The term suite implies a set of tools built upon a central framework and using a single data set – however each suite consists of several essentially different products that have been brought together with varying levels of integration. This is because of the different roots of each product but also because each product is built to be used separately as well as in combination with the rest of the suites. This and the fact that both suites are able to connect to other system management software as well means that if a feature is missing from the suite that you might be able to integrate another products with either suite just as well. Both suites have links with EMC Ionix family for instance.

I’m going to do that by comparing each offering in 3 different categories:

  • Configuration and Monitoring: the five infrastructure layers
  • Trivia 😉
  • Management and additional features

I’ve compiled a small table for each category highlighting 4 or 5 components that I believe make up that category – each category will get its own post.

This is in no way a complete or even refined comparison but its also a comparison based on documented features and aspects of both products – however I do intend to test and blogs about the two suites extensively in the near future.

When I mention a product I am talking about its most recent version – unless stated otherwise. Most of the System Center 2012 stuff is still beta or RC, some might say that that makes this comparison unfair – on both sides. But I think the fact that Microsoft might lack some features because the product isn’t finished is nullified by the fact they don’t have  to provide the quality and stability needed for a released product. And you could make the same argument the other way around.

C&M: The five infrastructure layers

First Star Wars and now this category that sounds like a Kung Fu movie..

In this part I want to look at which part of your “private cloud” infrastructure each suite can manage, configure and monitor. The layers that I have defined here are:

  • Storage
  • Network
  • Hypervisor
  • Guests
  • Applications

This leads to the following table (click to enlarage):


My conclusion: Microsoft is able to cover every layer with regard to monitoring and most with configuration/provisioning etc. Vmware is not. But if you can’t configure network devices from System Center and you need another application to do that chances are that application will also be able to monitor those devices.

Nota Bene:

  • Service Manager and Orchestrator really add value because they are the applications that really tie all the data from SCOM and SCCM together and makes it possible to use that data to build an intelligent management infrastructure.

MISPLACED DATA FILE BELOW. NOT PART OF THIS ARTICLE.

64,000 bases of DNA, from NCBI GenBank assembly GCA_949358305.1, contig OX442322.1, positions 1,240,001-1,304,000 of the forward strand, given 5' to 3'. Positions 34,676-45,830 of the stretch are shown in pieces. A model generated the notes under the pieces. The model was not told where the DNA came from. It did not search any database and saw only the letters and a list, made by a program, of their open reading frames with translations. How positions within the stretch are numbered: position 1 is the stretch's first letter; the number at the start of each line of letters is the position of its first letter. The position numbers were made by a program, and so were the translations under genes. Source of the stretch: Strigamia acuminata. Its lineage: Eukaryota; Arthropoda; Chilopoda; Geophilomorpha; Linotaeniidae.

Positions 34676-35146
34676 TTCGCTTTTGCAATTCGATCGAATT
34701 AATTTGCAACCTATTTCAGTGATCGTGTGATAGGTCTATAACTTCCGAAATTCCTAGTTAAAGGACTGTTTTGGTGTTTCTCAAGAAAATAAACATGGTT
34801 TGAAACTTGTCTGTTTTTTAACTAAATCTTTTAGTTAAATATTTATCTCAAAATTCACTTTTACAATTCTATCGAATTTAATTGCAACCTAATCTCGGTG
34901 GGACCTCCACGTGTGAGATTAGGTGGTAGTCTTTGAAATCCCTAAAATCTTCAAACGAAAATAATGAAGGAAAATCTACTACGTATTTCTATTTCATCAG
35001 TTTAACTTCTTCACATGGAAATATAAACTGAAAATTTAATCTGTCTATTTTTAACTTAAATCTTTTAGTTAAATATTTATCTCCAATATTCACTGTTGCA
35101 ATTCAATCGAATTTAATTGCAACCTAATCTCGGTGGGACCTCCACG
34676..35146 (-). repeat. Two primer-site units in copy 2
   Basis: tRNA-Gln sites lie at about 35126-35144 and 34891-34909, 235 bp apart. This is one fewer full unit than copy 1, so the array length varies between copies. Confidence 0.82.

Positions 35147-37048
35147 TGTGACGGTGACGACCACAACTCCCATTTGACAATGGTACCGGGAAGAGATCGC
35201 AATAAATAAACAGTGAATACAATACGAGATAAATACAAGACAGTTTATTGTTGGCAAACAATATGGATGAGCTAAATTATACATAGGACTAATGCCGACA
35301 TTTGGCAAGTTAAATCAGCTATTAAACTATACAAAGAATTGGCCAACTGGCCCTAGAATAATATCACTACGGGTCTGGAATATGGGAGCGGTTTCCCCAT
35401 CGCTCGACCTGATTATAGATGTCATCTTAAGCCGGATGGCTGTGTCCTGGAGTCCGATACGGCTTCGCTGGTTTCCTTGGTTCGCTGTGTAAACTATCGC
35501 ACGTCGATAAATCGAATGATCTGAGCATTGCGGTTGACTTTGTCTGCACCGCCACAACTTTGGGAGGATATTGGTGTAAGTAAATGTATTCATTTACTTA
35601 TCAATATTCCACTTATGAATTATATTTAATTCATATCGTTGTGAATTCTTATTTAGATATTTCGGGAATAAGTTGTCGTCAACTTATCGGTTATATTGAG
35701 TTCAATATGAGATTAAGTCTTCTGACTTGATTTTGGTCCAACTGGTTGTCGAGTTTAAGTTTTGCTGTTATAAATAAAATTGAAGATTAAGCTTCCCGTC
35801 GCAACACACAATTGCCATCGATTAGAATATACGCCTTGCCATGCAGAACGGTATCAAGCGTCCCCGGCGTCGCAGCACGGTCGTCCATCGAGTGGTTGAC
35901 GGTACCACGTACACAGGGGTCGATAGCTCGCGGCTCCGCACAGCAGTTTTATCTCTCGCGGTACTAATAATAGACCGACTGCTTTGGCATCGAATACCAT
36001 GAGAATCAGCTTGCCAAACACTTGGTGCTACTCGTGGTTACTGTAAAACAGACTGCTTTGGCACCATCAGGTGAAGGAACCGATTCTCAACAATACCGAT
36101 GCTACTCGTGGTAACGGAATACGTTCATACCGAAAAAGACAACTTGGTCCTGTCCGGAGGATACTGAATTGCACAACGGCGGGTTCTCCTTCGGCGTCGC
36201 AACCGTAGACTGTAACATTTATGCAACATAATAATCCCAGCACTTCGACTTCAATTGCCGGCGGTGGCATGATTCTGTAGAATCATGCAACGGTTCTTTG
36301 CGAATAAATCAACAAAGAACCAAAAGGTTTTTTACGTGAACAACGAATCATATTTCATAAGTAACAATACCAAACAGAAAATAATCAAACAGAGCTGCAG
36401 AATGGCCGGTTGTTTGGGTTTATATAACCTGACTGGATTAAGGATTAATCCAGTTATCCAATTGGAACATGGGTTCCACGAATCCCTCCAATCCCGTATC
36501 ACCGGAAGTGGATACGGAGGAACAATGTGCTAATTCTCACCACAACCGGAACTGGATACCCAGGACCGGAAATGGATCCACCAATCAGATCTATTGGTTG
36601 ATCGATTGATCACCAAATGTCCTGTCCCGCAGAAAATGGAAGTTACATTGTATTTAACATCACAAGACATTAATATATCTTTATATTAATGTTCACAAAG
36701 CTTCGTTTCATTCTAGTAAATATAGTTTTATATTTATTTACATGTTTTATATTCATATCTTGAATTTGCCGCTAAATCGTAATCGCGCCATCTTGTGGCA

• As mentioned in other blogs and sources – dynamic discovery, self learning performance and capacity analysis are key features in managing a highly abstracted/virtualized infrastructure. Vmware sees this and seems to have given such features priority offer more “classical” features.

Sources:

vCenter Operations Docs

vCenter Configuration Manager Docs

Nice blog post comparing Vmware with other systems management applications

Persistence is Futile

In Opalis, System Center on November 11, 2010 at 17:43

 

Opalis

In my earlier post I mentioned Opalis. Now what is Opalis? Opalis is an IT process automation tool. It gives you the possibility to visually design workflows that orchestrate, manage and monitor your whole process. By using integration packs Opalis is able to communicate with a host of different systems, vendors and platforms. You can get data out of systems, into systems and base your workflow’s logica on the repsonses you get from those systems.

In the breakout session I attended Opalis was compared to a mainframe run book: a formalization of all the steps involved in a process from start to end. And because of the great interoperability you can start by taking your “informal” processes and putting them into Opalis – no chance in functionality but know you let Opalis handle the execution (for instance calling Powershell), the monitoring/logging (by raising an alert in SCOM if something goes wrong or even creating an incident in Service Manager) and the decision making logic. So instead of incorperating all of that in every script you find in your environment you create a template which you can then reuse for every task.

Opalis itself was a so called third party tool vendor but is now a fully owned subsidiary of Microsoft and has been included in the System Center suite. In later posts I will try to get into the technical details of Opalis and how it relates to Microsoft Cloud management solution.